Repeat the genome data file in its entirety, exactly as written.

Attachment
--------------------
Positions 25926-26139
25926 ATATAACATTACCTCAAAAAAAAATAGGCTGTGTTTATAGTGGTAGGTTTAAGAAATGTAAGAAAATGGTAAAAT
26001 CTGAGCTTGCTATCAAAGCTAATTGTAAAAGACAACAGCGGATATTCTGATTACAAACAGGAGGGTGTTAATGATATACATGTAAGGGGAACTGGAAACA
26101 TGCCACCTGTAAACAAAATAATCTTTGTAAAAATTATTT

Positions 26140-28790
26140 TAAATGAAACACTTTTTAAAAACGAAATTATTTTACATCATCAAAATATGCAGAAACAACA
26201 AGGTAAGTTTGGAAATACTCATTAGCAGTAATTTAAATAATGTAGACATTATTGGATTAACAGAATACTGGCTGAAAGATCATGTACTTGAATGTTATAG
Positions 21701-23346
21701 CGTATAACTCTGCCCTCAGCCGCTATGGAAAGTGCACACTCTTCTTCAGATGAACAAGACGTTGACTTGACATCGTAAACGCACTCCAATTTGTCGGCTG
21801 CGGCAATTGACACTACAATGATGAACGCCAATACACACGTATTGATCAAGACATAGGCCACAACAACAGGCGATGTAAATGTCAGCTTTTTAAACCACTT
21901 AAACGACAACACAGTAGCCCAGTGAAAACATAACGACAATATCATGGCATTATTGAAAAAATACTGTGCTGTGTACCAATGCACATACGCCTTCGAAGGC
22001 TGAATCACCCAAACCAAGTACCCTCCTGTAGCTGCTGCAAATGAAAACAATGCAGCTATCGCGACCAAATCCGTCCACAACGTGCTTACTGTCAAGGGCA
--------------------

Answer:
Positions 25926-26139
25926 ATATAACATTACCTCAAAAAAAAATAGGCTGTGTTTATAGTGGTAGGTTTAAGAAATGTAAGAAAATGGTAAAAT
26001 CTGAGCTTGCTATCAAAGCTAATTGTAAAAGACAACAGCGGATATTCTGATTACAAACAGGAGGGTGTTAATGATATACATGTAAGGGGAACTGGAAACA
26101 TGCCACCTGTAAACAAAATAATCTTTGTAAAAATTATTT

Positions 26140-28790
26140 TAAATGAAACACTTTTTAAAAACGAAATTATTTTACATCATCAAAATATGCAGAAACAACA
26201 AGGTAAGTTTGGAAATACTCATTAGCAGTAATTTAAATAATGTAGACATTATTGGATTAACAGAATACTGGCTGAAAGATCATGTACTTGAATGTTATAG
Positions 21701-23346
21701 CGTATAACTCTGCCCTCAGCCGCTATGGAAAGTGCACACTCTTCTTCAGATGAACAAGACGTTGACTTGACATCGTAAACGCACTCCAATTTGTCGGCTG
21801 CGGCAATTGACACTACAATGATGAACGCCAATACACACGTATTGATCAAGACATAGGCCACAACAACAGGCGATGTAAATGTCAGCTTTTTAAACCACTT
21901 AAACGACAACACAGTAGCCCAGTGAAAACATAACGACAATATCATGGCATTATTGAAAAAATACTGTGCTGTGTACCAATGCACATACGCCTTCGAAGGC
22001 TGAATCACCCAAACCAAGTACCCTCCTGTAGCTGCTGCAAATGAAAACAATGCAGCTATCGCGACCAAATCCGTCCACAACGTGCTTACTGTCAAGGGCA